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At least one potential Republican presidential candidate is squarely taking Gen. Stanley McChrystal's side, saying that President Obama should not have sacked the general and should have instead taken responsibility for the insults coming from the general and his top aides.

Former Sen. Rick Santorum (R-PA) told the Quad-City Times in Iowa that McChrystal's comments did not merit replacing him. Santorum said that if he had been president in that situation, he would have felt "chastened" that his hand-picked general had said such things. "I would think, you know, I bear some of the responsibility and I would act differently," said Santorum.

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The State reports today that the South Carolina Law Enforcement Division -- a state agency with subpoena power -- is investigating Senate candidate Alvin Greene's finances.

Investigators will focus on how Greene, an unemployed veteran, came up with the $10,440 filing fee to run for the office. Greene won the Democratic nomination earlier this month without campaigning.

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In fairness, Barack Obama never said he wanted to quit Blackwater. But it's still notable that the troubled firm made famous by helping to fight George W. Bush's wars has become a permanent part of the U.S. foreign policy tableau, with news of two big contracts issued to the firm by the Obama Administration in recent weeks.

CIA chief Leon Panetta, whose agency's $100 million contract with Blackwater for security in Afghanistan was recently revealed, explained on ABC Sunday (emphasis ours):

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The legal and political situation surrounding the Senate seat formerly held by the late Sen. Robert Byrd (D-WV) remains murky for now. West Virginia's governor will undoubtedly appoint Byrd's replacement. But it remains unclear whether that successor will serve the full remainder of Byrd's term through 2012, or whether a special election will also be held this year.

State law provides for an appointment in any case. If the vacancy occurs with less than two years and six months in the term (the key date being this coming July 3), then the law doesn't require any further special election until Byrd's term would have come up anyway, at the regular election in 2012. With a vacancy of more than two years and six months, the law calls for a special election, with a temporary appointment.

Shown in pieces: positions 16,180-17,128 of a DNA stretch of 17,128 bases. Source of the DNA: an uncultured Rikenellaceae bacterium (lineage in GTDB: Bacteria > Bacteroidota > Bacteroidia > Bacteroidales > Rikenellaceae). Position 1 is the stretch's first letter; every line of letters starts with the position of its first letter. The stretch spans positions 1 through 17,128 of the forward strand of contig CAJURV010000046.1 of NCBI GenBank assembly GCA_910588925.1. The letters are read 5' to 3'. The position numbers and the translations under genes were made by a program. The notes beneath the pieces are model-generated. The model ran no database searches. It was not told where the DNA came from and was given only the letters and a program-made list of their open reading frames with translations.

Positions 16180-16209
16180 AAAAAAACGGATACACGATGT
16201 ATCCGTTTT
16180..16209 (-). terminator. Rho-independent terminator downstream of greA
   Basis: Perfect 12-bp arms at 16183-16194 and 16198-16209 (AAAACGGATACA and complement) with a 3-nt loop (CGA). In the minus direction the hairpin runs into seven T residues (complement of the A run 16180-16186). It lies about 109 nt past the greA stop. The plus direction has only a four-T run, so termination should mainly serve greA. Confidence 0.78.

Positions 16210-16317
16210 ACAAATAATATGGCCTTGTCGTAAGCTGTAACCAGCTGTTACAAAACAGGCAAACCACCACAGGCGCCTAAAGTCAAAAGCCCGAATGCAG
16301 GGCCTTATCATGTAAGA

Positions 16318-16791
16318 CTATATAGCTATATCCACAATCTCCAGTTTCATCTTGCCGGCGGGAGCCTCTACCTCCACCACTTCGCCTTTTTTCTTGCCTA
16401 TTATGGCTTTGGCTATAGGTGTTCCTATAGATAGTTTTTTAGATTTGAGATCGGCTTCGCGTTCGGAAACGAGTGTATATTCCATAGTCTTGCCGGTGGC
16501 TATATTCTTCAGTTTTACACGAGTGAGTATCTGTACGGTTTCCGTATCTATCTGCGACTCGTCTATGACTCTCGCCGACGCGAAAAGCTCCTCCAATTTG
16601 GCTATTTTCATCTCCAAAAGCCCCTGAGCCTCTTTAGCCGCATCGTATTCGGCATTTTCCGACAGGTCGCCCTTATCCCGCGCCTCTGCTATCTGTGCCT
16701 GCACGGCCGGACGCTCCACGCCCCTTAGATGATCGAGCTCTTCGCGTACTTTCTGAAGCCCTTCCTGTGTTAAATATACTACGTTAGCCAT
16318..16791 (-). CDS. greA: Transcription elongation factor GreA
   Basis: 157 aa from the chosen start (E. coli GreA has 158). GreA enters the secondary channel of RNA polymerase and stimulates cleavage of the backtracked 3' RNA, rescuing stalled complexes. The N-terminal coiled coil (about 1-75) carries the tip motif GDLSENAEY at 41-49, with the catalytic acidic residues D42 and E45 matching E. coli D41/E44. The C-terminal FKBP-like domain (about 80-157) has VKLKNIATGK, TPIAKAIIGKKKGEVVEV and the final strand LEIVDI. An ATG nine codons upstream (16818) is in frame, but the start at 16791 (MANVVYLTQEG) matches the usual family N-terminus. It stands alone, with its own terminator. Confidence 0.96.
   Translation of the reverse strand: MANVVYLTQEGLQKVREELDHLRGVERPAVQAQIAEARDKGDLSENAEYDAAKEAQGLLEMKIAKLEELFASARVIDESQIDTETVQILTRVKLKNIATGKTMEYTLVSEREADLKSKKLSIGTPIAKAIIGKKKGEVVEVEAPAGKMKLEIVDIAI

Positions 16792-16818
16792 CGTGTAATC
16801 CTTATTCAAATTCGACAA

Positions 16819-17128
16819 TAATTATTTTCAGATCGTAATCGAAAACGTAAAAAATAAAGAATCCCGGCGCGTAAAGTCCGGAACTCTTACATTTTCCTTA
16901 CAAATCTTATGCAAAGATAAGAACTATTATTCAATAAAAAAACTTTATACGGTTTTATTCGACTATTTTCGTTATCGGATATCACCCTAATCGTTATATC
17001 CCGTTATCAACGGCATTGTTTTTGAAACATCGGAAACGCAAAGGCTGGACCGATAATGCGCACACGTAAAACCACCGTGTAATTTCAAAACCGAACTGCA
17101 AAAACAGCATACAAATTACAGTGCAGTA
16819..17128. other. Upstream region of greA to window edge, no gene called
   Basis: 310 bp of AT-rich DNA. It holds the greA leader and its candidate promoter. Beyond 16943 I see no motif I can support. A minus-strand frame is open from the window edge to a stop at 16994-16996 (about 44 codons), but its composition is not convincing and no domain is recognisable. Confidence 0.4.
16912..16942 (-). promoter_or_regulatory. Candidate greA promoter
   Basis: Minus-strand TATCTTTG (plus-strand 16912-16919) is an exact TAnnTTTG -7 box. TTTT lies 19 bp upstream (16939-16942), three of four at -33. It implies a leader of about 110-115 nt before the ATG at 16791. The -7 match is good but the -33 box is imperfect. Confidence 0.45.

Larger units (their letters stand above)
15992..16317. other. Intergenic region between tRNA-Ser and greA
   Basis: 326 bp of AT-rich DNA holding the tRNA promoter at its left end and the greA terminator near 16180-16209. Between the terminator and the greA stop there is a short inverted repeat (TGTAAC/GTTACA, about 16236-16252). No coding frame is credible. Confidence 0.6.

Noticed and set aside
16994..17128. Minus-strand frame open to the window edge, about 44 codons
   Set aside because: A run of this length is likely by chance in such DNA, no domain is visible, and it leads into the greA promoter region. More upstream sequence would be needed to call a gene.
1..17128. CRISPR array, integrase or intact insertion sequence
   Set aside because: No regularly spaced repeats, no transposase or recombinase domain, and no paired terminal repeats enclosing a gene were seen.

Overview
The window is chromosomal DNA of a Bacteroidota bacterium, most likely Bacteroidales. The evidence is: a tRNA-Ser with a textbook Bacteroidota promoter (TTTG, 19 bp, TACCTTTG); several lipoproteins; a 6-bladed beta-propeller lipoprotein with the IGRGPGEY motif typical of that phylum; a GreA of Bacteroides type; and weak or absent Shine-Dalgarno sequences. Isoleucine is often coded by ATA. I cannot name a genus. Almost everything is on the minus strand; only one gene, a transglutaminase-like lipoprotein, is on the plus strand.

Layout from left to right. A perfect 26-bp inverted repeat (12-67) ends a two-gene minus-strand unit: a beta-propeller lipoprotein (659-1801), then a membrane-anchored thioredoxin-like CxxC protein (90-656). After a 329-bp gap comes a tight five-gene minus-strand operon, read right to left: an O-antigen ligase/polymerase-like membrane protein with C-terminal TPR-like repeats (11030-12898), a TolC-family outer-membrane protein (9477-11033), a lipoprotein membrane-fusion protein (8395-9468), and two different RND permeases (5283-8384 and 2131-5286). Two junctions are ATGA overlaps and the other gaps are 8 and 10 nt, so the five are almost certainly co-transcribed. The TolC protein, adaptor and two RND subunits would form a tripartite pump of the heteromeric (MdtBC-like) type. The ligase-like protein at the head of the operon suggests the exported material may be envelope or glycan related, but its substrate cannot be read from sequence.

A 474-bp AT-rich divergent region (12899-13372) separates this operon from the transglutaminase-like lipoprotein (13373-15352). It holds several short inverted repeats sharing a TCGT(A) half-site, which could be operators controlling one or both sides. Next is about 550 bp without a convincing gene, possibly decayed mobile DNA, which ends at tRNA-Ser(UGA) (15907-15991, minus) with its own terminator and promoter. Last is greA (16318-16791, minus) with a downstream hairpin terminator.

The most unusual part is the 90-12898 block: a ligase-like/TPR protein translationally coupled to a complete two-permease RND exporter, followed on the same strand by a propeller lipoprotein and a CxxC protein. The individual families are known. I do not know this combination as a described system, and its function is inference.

But when does a vacancy officially occur? Is it when Byrd died last night? Upon the state officially declaring a vacancy? Or the Senate officially declaring a vacancy? So far, no definite answers have been revealed.

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In a bid to keep pace with House Republicans, Democrats are sending supporters a fundraising letter from former Vice President Al Gore, who's been under media scrutiny for several days after the National Enquirer brought to light an allegation, first raised last year, that Gore sexually assaulted a hotel masseuse in 2006.

"After eight years of the Bush-Cheney administration, America is now beset with major challenges: A massive oil spill in the Gulf of Mexico, an economic downturn that has put good people out of work, and a crisis that I have dedicated my life to solving -- global warming," the DCCC letter reads. "And yet, Republicans are asking for another turn at the wheel."

I've confirmed the authenticity of the letter, and am told that Gore signed off on it, making it in essence his first public statement since the allegations were disclosed. Of course, it's common for both Democrats and Republicans to use surrogates in fundraising pitches, and Gore no doubt still enjoys a great deal of support among Democratic voters. And obviously Gore hasn't been charged with, tried for, or convicted of anything. But it's hard to deny that the recent news makes him a lightning rod.

You can read the entire email below the fold.

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The Tea Party-backed candidate for the Republican nomination in the Dem-held AL-02 district is up with a new ad in which he declares that the modern system of taxation and social safety nets is a form of "slavery" -- and he is using an Abraham Lincoln impersonator to back him up.

Rick Barber's new ad follows up from his previous spot, in which Barber promised to seek President Obama's impeachment, and a George Washington impersonator told viewers to "gather your armies" against the tyranny of the Obama administration.